5. scheaman88

    scheaman88 Member

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    Random Discharge great input i love to hear from people who have well thought out opinions. I however do not have a high powered rifle at this time never owned one and i am looking for one to buy. i like the 300 Rum for the simple reason that i can order three different charges for this weapon to shoot at levels equal to 30-06, 300 win mag. and 300 rum. Now with that in mind i have been looking at other calibers such as the ones you have mentioned and have been comparing them with the conditions i plan to use them in in my mind while comparing.

    Crazyponie, Im kinda with glockjeremy on this one great shooting in the books from what i have looked at just a little pricey for reloading.

    Beatledog7, Why would you not choose the 300 RUM? Bad experiences or what?
     
  6. Badlander

    Badlander Member

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    If A 30-06 won't reach out and kill it you are not on this continent. If you can't buy 30-06 ammo at the nearest spotting goods store you arent here either.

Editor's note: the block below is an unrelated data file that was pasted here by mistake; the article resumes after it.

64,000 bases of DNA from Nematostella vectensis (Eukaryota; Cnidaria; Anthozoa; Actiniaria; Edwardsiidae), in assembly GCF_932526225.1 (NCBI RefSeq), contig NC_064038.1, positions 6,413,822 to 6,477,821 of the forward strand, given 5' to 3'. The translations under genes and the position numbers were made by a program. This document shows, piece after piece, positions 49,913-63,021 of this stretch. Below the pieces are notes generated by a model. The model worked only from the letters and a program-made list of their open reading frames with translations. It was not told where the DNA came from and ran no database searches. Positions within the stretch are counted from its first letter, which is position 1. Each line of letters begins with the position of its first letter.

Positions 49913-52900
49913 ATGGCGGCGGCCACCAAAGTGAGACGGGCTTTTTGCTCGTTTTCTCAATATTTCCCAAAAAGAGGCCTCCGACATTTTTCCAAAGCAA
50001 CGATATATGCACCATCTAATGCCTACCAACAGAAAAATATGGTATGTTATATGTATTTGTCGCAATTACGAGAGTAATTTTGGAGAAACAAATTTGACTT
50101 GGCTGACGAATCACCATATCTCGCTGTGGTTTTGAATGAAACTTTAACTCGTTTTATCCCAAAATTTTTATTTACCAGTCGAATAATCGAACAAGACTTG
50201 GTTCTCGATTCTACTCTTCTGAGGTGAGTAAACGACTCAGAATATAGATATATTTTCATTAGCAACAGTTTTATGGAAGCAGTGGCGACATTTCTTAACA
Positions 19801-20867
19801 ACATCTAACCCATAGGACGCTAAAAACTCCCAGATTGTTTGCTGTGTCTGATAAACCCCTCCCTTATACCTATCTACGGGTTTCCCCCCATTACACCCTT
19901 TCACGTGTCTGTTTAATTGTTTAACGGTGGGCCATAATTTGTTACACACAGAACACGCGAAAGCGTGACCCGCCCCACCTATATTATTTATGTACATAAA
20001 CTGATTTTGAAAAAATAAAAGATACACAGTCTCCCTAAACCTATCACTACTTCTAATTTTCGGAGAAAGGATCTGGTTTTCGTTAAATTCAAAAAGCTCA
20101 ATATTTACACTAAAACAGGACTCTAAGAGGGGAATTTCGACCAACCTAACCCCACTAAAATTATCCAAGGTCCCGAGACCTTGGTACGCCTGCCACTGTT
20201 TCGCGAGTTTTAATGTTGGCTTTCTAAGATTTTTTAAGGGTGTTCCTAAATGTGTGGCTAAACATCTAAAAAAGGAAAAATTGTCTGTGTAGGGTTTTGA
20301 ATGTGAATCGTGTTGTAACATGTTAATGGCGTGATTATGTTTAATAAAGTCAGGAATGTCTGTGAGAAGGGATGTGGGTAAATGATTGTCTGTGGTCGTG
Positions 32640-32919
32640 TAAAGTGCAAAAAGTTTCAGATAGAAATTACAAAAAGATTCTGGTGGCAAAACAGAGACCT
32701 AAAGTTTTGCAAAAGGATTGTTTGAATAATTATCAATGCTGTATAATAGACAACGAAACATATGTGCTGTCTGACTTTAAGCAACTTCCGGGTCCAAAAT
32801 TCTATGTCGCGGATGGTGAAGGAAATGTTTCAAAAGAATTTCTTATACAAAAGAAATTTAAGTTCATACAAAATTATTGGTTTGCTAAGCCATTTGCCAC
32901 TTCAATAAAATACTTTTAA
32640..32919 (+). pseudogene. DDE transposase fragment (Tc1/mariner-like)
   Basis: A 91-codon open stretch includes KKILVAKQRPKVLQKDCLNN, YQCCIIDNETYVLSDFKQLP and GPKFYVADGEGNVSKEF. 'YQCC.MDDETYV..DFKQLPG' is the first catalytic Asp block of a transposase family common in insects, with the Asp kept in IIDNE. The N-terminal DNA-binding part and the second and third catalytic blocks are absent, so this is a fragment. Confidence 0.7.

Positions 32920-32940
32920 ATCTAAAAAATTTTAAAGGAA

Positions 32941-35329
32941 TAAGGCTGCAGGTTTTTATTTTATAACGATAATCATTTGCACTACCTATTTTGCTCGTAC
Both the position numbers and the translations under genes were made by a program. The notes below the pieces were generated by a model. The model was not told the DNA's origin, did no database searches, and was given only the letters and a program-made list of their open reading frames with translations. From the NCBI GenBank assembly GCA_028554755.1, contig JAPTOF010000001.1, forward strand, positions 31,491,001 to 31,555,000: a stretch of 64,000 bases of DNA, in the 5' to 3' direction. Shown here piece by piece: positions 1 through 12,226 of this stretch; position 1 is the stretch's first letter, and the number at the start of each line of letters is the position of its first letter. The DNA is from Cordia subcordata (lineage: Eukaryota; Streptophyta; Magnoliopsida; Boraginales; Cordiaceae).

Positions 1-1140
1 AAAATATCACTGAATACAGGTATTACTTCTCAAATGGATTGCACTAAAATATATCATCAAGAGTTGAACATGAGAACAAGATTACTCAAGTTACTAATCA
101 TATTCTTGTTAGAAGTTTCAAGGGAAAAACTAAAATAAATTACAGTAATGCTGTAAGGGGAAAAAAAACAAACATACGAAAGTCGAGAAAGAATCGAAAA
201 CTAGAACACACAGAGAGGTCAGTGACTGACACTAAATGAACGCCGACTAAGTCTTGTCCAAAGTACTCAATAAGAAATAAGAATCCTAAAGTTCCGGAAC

7. beatledog7

    beatledog7 Member

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    I honestly have not shot one. It's hyper expensive for a non-reloader (you, Sgt) and doesn't offer a significant advantage over 30-06 or 7Mag (unless you're going to hunt in Alaska or Africa), but it reportedly kicks much harder than either. They both kick quite hard enough.

    The bottom line is that an elk well hit with a 175gr 7mm bullet is just as dead as one hit by a 180gr .30cal bullet. I wouldn't recommend anything bigger than a 30-06 for anyone who's never dealt with high power recoil before, but I like the flatter shooting 7Mag over the 30-06.

    If I were to go bigger than a 7Mag, I'd go on up to a .338 Win Mag.
     
  8. scheaman88

    scheaman88 Member

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    Again thanks for the input beatledog7 and there is the possibility of going to alaska to go hunting but i guess if that becomes an option i will just pony up for the bigger rifle it=f it is neccessary for the hunt i am going on.
     
  9. Random Discharge

    Random Discharge Member

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  10. scheaman88

    scheaman88 Member

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    Badlander, nice post i like it.

    Random Discharge I am looking very seriously at the 7MM REM MAG in the browning a bolt II pretty close to the same price as the 300 rum however i can go to nearly any store and purchase ammo for the 7mm instead of ordering it over the internet like i would have to do for the 300 rum.